Sometimes the greatest issue with inspiration is the ability to do ANYTHING, and you just can’t work out what. That’s where competitions really shine. They focus the mind on a set task, usually with some rules to follow, meaning you’re pushed to do the best you can. And if you win you get recognition/free stuff!
I’ve done loads of competitions in the past, and the simple fact of it being a competition always pushes me. After winning with my Transformer Cross Stitch and Arcade Cabinet Cross Stitch I’ve come away with ideas up the wazoo, itching to stitch more projects.
Yeh, you heard me. Book covers go through many design phases with designers and hold images and text. Depending on what you like to stitch, walk around a book shop and check out some covers, I guarantee some will pique your interest (and in the worst-case scenario, you can always buy a book!).
Cross stitch books are a great place to start with a project. I’ve had a few pieces start from designs in a book, to end up looking nothing like them. I tend towards more pop culture books as they push boundaries a bit, I have a Star Wars Kit and a Star Trek Book out that you can try!
This is a bit of a two-part inspiration. The first is that travel, and unique experiences change the way you think about things, they add another point of view and help create a large set of reference material in your head.
That all helps MASSIVELY, however whenever I travel I always pop into a museum or gallery. Not only do they have different stuff, but they’re opinions are different. I went to a Japanese museum that painted America as the aggressor in WWII, and taking opinions out of the matter, they displayed things differently, took the other point of view, and in doing so made me look at a uniform or map in a totally different way.
Movies can be a great source of inspiration for two reasons; style and graphics. Some movies have a signature style, with red hues over the whole thing, maybe a set color palette, but also film scenes in a unique way, which could be great cross stitched!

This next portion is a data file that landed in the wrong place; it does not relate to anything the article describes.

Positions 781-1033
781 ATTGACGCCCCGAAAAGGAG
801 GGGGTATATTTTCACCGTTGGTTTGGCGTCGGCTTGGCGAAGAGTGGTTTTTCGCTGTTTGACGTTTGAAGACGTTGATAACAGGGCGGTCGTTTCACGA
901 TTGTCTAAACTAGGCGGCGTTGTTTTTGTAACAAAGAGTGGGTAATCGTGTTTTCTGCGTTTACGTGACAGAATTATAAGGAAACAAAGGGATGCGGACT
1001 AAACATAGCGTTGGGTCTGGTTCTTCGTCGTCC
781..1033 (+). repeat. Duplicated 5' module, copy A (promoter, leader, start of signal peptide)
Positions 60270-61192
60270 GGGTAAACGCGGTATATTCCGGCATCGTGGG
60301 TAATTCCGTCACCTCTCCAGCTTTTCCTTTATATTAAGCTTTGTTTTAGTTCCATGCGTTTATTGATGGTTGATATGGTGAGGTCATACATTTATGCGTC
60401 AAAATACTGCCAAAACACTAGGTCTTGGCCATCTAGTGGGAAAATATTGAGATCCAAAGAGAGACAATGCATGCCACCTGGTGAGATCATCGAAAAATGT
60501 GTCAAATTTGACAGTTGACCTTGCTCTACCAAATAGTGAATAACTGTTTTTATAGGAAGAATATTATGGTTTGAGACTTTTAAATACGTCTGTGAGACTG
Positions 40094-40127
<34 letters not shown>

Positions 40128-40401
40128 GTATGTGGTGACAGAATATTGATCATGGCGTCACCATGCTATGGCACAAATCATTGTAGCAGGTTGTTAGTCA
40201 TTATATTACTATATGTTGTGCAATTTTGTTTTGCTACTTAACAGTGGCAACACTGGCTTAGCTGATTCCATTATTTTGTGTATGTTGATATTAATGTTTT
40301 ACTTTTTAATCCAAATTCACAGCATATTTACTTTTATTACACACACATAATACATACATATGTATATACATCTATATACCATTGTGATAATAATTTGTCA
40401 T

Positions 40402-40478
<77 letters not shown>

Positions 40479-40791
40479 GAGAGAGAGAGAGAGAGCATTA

The second reason is the graphics involved in films. In sci-fi, in particular, you get fantastic set pieces with objects in them, like harry potter posters, the martian computer screens, or styling of moon’s habitat. You could use them directly, or indirectly for inspiration.
Well that’s not much of a surprise, is it? Video games tend to have rich graphics, full backstories, objects not in the real world, and they create pop culture references that can be used to your advantage.
University Art Sales
Did you know at the end of the school/uni term all the art created that year gets sold? Well, now you do. This is a great place to pick up a sub £500 bit of unique and quality artwork, however, they always feature a wide variety of art styles, more so than any museum or gallery, due to the experimental nature of study, and so have a great source of unique content to feast your inspiration hunger on.
Go For A Walk
Not exactly what you were expecting? Well, when I’m stuck the first thing I do is go for a walk. I tend to know where I’m walking by now, however, just the act of walking clears your head. Once you’re back, look at some of the other inspiration sources and something normally comes. And the old adage of one the doors open, the flood comes is true for inspiration.